In a nuclear or radiological emergency, situational awareness and the understanding of the potential hazards and how they may evolve are critical for response efforts. 77 participants from 53 countries and 3 International Organizations met from 28 November to 2 December 2016 at the IAEA Headquarters to review and make recommendations on how the IAEA conducts its assessment and prognosis for a nuclear or radiological emergency. In addition, more than 40 others connected via online stream.
Central to the discussions during the week were the IAEA’s digital assessment and prognosis tools, described below, which were developed, built and exercised by the IAEA as part of its work to further strengthen emergency preparedness and response following the Fukushima Daiichi nuclear power plant accident. These tools comprise of a Reactor Assessment Tool, Protective Actions Assessment Tool, Radiological Source Assessment Tool and Dose Assessment Tool.
“The need for the IAEA’s assessment and prognosis was recognised during the Agency’s actions in response to the accident at the Fukushima Daiichi nuclear power plant in 2011”, said Ms. Elena Buglova, Head of the IAEA’s Incident and Emergency Centre (IEC), during the opening session of the meeting. she emphasized that, “at the time, it was not within the IAEA’s mandate to include the prognosis of the potential evolution of the accident or an assessment of its possible consequences in the information shared with Member States. This role was assigned to the Agency under the IAEA Action Plan on Nuclear Safety in 2011 and, since then we have been working continuously to strengthen our assessment and prognosis tools and capabilities”.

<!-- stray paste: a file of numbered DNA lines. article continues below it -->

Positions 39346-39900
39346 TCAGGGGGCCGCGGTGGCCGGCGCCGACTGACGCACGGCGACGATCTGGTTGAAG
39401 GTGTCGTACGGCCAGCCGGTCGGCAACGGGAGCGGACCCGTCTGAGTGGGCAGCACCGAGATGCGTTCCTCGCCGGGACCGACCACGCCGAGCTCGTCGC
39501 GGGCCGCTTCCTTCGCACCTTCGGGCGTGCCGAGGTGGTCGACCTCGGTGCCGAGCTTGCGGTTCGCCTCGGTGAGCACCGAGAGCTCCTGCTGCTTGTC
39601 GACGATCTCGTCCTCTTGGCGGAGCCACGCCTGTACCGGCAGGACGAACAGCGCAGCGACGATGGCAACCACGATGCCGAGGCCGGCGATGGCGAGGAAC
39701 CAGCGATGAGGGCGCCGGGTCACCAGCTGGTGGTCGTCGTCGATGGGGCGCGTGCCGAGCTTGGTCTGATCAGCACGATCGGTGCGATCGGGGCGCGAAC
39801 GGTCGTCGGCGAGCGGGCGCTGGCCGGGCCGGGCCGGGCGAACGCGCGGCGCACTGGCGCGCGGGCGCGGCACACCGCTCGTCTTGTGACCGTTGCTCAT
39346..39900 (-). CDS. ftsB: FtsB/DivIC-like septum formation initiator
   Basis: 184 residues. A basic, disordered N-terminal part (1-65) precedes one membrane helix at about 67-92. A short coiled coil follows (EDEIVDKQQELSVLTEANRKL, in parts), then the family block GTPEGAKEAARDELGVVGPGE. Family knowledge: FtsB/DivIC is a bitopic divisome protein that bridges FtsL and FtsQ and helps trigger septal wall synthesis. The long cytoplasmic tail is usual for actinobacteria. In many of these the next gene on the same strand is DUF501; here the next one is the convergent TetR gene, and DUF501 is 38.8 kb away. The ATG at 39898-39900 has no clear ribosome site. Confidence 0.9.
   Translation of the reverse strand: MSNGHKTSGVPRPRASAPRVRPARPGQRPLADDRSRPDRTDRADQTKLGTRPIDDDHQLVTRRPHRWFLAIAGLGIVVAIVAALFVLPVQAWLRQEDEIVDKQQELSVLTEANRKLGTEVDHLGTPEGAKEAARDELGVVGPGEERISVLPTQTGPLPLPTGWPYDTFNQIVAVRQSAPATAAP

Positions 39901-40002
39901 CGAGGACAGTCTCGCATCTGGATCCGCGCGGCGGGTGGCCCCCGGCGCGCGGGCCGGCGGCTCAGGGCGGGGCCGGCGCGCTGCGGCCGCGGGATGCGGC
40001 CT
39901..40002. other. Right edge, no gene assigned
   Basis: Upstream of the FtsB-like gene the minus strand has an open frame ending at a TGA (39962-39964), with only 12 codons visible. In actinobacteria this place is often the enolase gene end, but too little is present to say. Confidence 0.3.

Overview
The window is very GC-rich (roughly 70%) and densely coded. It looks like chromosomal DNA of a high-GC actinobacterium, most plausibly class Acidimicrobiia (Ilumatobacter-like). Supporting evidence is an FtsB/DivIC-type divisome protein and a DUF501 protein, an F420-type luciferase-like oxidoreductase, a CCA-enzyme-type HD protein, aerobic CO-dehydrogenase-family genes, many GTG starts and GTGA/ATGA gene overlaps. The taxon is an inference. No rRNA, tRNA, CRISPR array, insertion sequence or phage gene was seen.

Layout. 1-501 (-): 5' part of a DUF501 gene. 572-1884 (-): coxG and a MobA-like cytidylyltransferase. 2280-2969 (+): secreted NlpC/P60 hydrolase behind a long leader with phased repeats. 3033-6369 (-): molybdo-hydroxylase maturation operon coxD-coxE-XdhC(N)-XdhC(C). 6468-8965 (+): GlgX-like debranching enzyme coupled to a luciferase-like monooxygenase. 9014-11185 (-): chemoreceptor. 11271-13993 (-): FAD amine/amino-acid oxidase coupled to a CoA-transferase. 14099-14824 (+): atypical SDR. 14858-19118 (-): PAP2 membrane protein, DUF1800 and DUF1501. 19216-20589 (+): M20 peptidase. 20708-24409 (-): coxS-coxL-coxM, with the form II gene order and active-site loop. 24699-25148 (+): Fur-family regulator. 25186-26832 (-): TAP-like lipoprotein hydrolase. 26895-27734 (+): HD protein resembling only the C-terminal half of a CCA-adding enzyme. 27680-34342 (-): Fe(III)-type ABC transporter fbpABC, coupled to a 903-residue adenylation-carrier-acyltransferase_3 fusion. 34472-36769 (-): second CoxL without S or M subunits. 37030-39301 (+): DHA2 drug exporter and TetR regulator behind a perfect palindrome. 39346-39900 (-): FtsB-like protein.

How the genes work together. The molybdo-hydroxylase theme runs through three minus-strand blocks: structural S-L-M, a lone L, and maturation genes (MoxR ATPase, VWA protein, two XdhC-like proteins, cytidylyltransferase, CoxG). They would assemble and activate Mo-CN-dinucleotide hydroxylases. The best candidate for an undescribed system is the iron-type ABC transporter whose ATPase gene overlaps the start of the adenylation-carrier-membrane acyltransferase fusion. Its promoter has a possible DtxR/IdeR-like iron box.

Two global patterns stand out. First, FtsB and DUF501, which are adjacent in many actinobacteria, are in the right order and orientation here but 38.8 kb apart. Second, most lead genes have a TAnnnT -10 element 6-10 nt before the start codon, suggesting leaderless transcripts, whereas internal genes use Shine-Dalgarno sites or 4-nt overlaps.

These new state-of-the-art tools and the new assessment and prognosis procedures have gone through rigorous testing and exercising with Member States during many international nuclear and radiological emergency exercises which were conducted to evaluate and further improve response arrangements and capabilities of the IAEA and its Member States. During these exercises, Member States were able to participate in the process and evaluate the outputs generated from the tools, including materials that were generated for press releases and technical reports.
Mr. Joseph Chaput, Incident and Emergency Assessment Officer at the IAEA, and Scientific Secretary for the meeting, said, “This was a very valuable meeting where we could share the important work we have been doing since the adoption of the IAEA Action Plan on Nuclear Safety to implement the IAEA’s assessment and prognosis process. We received excellent feedback from Member States on our procedures and tools and will base our amendments on these. The next step is to finalise the tools and to actively utilize them in various exercises”.